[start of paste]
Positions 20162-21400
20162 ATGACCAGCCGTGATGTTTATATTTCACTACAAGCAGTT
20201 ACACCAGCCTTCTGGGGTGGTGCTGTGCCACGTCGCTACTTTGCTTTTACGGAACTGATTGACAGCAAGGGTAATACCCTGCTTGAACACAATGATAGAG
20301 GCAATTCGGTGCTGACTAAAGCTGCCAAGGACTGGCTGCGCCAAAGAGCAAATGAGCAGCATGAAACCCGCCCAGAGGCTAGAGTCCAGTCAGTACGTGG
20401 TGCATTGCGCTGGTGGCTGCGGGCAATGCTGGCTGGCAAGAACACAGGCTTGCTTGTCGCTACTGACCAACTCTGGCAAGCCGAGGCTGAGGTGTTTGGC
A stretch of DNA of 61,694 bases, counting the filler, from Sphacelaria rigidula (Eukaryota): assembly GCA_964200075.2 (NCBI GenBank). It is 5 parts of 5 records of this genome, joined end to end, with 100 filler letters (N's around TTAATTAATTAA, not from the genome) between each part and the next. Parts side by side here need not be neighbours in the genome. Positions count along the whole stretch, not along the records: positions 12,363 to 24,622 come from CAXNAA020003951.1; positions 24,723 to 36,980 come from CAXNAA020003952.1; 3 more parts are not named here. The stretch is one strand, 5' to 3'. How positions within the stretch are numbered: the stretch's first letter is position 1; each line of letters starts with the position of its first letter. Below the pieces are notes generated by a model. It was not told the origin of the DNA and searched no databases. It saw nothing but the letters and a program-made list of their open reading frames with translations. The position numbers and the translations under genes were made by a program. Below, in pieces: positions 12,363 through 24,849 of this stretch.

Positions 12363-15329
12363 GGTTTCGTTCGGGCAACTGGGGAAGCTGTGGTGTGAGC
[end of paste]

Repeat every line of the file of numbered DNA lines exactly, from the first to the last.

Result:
Positions 20162-21400
20162 ATGACCAGCCGTGATGTTTATATTTCACTACAAGCAGTT
20201 ACACCAGCCTTCTGGGGTGGTGCTGTGCCACGTCGCTACTTTGCTTTTACGGAACTGATTGACAGCAAGGGTAATACCCTGCTTGAACACAATGATAGAG
20301 GCAATTCGGTGCTGACTAAAGCTGCCAAGGACTGGCTGCGCCAAAGAGCAAATGAGCAGCATGAAACCCGCCCAGAGGCTAGAGTCCAGTCAGTACGTGG
20401 TGCATTGCGCTGGTGGCTGCGGGCAATGCTGGCTGGCAAGAACACAGGCTTGCTTGTCGCTACTGACCAACTCTGGCAAGCCGAGGCTGAGGTGTTTGGC
A stretch of DNA of 61,694 bases, counting the filler, from Sphacelaria rigidula (Eukaryota): assembly GCA_964200075.2 (NCBI GenBank). It is 5 parts of 5 records of this genome, joined end to end, with 100 filler letters (N's around TTAATTAATTAA, not from the genome) between each part and the next. Parts side by side here need not be neighbours in the genome. Positions count along the whole stretch, not along the records: positions 12,363 to 24,622 come from CAXNAA020003951.1; positions 24,723 to 36,980 come from CAXNAA020003952.1; 3 more parts are not named here. The stretch is one strand, 5' to 3'. How positions within the stretch are numbered: the stretch's first letter is position 1; each line of letters starts with the position of its first letter. Below the pieces are notes generated by a model. It was not told the origin of the DNA and searched no databases. It saw nothing but the letters and a program-made list of their open reading frames with translations. The position numbers and the translations under genes were made by a program. Below, in pieces: positions 12,363 through 24,849 of this stretch.

Positions 12363-15329
12363 GGTTTCGTTCGGGCAACTGGGGAAGCTGTGGTGTGAGC